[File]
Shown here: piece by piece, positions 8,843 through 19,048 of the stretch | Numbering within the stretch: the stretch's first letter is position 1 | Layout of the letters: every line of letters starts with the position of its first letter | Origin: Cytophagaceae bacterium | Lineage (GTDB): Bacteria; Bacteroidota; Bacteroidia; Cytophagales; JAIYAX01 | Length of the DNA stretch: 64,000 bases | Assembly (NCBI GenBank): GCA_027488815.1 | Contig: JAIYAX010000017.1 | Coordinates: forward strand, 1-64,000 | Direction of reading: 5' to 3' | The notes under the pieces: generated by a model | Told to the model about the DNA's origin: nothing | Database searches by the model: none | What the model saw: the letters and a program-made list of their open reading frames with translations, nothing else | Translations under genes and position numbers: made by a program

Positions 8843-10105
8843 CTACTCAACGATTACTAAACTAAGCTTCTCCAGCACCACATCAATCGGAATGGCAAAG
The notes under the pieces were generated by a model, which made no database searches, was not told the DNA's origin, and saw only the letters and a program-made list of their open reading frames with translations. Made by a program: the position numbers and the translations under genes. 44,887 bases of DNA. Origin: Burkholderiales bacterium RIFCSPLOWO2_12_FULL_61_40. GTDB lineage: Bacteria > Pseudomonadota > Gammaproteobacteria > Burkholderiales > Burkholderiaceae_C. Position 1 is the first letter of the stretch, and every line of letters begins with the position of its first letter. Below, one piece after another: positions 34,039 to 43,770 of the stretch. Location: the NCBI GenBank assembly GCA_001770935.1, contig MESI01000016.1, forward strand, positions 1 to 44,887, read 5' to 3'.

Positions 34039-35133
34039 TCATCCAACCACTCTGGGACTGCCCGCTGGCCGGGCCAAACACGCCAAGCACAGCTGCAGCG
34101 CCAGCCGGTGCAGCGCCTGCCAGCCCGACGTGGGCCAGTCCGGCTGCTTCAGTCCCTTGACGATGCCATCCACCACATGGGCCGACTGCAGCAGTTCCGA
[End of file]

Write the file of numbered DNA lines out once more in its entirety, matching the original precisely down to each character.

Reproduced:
Shown here: piece by piece, positions 8,843 through 19,048 of the stretch | Numbering within the stretch: the stretch's first letter is position 1 | Layout of the letters: every line of letters starts with the position of its first letter | Origin: Cytophagaceae bacterium | Lineage (GTDB): Bacteria; Bacteroidota; Bacteroidia; Cytophagales; JAIYAX01 | Length of the DNA stretch: 64,000 bases | Assembly (NCBI GenBank): GCA_027488815.1 | Contig: JAIYAX010000017.1 | Coordinates: forward strand, 1-64,000 | Direction of reading: 5' to 3' | The notes under the pieces: generated by a model | Told to the model about the DNA's origin: nothing | Database searches by the model: none | What the model saw: the letters and a program-made list of their open reading frames with translations, nothing else | Translations under genes and position numbers: made by a program

Positions 8843-10105
8843 CTACTCAACGATTACTAAACTAAGCTTCTCCAGCACCACATCAATCGGAATGGCAAAG
The notes under the pieces were generated by a model, which made no database searches, was not told the DNA's origin, and saw only the letters and a program-made list of their open reading frames with translations. Made by a program: the position numbers and the translations under genes. 44,887 bases of DNA. Origin: Burkholderiales bacterium RIFCSPLOWO2_12_FULL_61_40. GTDB lineage: Bacteria > Pseudomonadota > Gammaproteobacteria > Burkholderiales > Burkholderiaceae_C. Position 1 is the first letter of the stretch, and every line of letters begins with the position of its first letter. Below, one piece after another: positions 34,039 to 43,770 of the stretch. Location: the NCBI GenBank assembly GCA_001770935.1, contig MESI01000016.1, forward strand, positions 1 to 44,887, read 5' to 3'.

Positions 34039-35133
34039 TCATCCAACCACTCTGGGACTGCCCGCTGGCCGGGCCAAACACGCCAAGCACAGCTGCAGCG
34101 CCAGCCGGTGCAGCGCCTGCCAGCCCGACGTGGGCCAGTCCGGCTGCTTCAGTCCCTTGACGATGCCATCCACCACATGGGCCGACTGCAGCAGTTCCGA